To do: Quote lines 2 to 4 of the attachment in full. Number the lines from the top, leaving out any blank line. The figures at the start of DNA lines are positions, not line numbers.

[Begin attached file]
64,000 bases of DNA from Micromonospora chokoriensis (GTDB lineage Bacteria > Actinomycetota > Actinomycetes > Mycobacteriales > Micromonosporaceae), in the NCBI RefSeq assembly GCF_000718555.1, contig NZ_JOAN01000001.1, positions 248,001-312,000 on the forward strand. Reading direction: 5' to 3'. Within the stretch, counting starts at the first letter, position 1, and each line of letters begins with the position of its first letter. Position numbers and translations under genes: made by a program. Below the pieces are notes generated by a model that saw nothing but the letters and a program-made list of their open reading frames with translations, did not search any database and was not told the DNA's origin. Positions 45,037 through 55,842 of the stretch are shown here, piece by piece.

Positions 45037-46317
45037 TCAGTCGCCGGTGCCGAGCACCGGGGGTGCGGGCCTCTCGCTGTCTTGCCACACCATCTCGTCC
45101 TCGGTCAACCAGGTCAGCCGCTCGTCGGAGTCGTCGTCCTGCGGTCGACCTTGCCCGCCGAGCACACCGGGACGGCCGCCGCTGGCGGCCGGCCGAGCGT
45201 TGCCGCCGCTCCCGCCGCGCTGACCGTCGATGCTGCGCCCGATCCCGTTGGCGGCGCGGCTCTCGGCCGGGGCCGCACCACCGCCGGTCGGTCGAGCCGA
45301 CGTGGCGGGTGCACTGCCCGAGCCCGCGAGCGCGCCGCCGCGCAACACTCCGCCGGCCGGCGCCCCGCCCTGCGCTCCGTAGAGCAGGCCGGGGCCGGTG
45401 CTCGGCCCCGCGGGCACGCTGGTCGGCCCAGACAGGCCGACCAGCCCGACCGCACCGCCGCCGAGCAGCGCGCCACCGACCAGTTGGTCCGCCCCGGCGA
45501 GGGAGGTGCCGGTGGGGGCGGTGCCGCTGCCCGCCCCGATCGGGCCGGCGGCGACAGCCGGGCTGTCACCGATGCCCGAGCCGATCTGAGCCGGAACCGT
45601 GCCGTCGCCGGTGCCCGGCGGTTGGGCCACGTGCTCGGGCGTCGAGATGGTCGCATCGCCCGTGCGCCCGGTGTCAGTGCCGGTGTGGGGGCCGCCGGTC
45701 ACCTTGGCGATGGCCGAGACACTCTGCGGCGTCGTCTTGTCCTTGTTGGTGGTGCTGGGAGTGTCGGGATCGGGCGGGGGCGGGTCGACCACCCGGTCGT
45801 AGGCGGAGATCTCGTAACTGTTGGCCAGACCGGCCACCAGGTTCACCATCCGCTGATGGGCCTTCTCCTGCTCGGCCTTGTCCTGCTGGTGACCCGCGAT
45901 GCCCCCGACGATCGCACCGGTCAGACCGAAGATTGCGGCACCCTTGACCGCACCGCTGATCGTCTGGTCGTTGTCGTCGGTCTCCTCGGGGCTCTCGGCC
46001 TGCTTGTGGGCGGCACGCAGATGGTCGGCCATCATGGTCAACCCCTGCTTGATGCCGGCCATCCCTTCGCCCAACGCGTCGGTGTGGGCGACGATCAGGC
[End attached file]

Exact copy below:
Positions 45037-46317
45037 TCAGTCGCCGGTGCCGAGCACCGGGGGTGCGGGCCTCTCGCTGTCTTGCCACACCATCTCGTCC
45101 TCGGTCAACCAGGTCAGCCGCTCGTCGGAGTCGTCGTCCTGCGGTCGACCTTGCCCGCCGAGCACACCGGGACGGCCGCCGCTGGCGGCCGGCCGAGCGT